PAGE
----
One more book in Mark Greaney’s Gray Man series, and it’s as good as its predecessors. In fact, I think I’d rate Agent In Place as one of the best.
It seems like an odd assignment for the world’s greatest assassin, but Court Gentry, the Gray Man, has been hired by a group of Syrian expatriates in Paris to kidnap a supermodel. Bianca Medina is the mistress of a fictionalized president of Syria, Ahmed Azzam, and she has secretly borne him a son. The Syrian patriots who hired Court hope to use her to get to the tyrant.
Court succeeds, but as usual there are wheels within wheels. Azzam’s wife in Damascus is plotting against Bianca with her Swiss lover, a ruthless security expert who is himself plotting to get himself out of Syria. Just as the Syrian army, the Syrian resistance, the Russians, the Americans, ISIS, the Iranians, the Kurds and others are fighting for various purposes in the desert, one faction is fighting another in Europe, each trying to leverage the instability for their own purposes, noble or ignoble or purely mercenary.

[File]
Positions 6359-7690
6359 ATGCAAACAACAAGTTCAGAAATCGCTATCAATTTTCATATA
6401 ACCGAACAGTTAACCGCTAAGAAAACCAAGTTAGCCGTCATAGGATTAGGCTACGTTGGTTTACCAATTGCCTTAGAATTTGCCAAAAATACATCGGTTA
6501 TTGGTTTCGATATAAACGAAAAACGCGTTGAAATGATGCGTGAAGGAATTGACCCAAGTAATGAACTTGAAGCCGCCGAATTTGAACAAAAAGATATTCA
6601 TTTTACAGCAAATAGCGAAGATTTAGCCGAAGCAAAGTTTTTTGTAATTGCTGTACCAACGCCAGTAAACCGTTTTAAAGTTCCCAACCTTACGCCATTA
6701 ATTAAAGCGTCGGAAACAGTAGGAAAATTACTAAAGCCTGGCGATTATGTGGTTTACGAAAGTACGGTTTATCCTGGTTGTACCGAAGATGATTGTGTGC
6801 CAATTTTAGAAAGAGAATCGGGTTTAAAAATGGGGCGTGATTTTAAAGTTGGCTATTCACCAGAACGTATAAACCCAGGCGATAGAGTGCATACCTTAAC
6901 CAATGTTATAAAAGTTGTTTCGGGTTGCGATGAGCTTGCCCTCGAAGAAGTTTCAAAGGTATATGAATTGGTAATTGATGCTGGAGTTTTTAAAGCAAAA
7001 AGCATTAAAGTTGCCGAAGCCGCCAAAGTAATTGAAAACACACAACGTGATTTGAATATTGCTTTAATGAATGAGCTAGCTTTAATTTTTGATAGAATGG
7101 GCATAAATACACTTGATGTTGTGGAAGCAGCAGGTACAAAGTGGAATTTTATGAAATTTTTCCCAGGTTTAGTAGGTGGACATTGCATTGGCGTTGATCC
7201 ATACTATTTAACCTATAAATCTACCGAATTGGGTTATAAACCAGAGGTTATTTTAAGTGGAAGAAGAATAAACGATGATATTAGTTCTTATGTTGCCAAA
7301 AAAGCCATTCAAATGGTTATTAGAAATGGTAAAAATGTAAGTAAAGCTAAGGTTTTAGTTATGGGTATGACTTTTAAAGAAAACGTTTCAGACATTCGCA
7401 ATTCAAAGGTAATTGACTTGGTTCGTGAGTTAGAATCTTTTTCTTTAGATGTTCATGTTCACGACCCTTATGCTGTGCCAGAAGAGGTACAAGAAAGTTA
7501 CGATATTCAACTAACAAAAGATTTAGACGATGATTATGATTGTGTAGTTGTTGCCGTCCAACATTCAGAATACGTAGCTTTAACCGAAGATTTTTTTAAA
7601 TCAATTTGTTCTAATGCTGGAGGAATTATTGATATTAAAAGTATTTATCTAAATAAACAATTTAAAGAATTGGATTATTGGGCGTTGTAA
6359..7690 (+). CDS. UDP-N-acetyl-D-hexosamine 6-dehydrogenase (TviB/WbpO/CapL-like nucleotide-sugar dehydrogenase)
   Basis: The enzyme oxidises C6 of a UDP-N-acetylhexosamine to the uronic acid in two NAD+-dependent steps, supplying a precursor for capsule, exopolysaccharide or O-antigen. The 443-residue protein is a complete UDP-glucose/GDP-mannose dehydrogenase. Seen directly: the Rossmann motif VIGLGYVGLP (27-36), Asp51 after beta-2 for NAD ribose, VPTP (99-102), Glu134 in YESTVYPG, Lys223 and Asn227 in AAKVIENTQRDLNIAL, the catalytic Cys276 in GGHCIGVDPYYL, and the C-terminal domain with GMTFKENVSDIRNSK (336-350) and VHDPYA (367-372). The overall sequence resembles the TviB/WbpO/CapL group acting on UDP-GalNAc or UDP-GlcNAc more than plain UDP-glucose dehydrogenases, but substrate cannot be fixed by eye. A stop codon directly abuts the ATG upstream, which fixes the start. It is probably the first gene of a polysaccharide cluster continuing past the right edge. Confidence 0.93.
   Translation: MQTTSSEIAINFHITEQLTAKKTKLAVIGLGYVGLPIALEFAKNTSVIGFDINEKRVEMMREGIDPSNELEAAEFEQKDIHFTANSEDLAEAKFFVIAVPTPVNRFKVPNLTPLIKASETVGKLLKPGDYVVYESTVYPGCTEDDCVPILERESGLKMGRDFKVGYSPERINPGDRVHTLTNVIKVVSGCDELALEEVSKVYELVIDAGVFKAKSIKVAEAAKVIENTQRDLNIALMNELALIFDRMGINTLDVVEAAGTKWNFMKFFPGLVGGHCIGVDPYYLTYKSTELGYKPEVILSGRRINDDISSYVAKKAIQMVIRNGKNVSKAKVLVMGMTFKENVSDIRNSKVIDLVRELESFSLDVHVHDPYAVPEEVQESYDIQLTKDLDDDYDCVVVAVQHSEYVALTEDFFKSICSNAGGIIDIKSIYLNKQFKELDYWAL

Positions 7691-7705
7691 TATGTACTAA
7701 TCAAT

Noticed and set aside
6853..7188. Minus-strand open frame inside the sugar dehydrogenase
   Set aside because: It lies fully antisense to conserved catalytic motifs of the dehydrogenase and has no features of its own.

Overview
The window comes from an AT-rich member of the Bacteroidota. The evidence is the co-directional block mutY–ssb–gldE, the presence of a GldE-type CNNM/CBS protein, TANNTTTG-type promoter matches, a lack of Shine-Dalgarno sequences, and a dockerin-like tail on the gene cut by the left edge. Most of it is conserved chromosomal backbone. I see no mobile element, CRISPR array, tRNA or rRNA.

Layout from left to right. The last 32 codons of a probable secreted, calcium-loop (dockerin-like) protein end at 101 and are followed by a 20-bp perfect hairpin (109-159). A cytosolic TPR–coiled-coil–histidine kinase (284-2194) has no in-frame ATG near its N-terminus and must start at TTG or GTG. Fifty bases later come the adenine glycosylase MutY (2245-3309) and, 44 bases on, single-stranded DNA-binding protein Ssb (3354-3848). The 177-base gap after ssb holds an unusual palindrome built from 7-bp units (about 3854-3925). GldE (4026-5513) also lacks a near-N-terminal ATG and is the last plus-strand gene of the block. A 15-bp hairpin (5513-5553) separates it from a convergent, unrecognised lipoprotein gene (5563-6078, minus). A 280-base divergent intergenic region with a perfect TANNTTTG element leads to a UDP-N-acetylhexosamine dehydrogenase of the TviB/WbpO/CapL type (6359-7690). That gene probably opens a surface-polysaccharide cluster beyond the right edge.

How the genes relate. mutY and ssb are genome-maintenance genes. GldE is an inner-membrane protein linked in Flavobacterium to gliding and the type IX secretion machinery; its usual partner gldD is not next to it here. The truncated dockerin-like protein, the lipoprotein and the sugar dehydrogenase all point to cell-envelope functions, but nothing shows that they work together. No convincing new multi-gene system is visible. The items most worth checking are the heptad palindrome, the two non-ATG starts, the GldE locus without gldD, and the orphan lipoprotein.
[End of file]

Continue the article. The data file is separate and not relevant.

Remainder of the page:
In the style of all the Gray Man books, situations that start out complex rapidly unreel into tangles and twists and betrayals that threaten to bring Court’s storied career to a sudden and bloody end. But whatever happens, in Europe or in Syria, Court will find his moral center and do what he sees as right, even to the point of death.
Lots of fun. Agent In Place had a climactic fight scene as deeply satisfying as any I’ve ever read in a book. Cautions for violence, language, and high dramatic tension.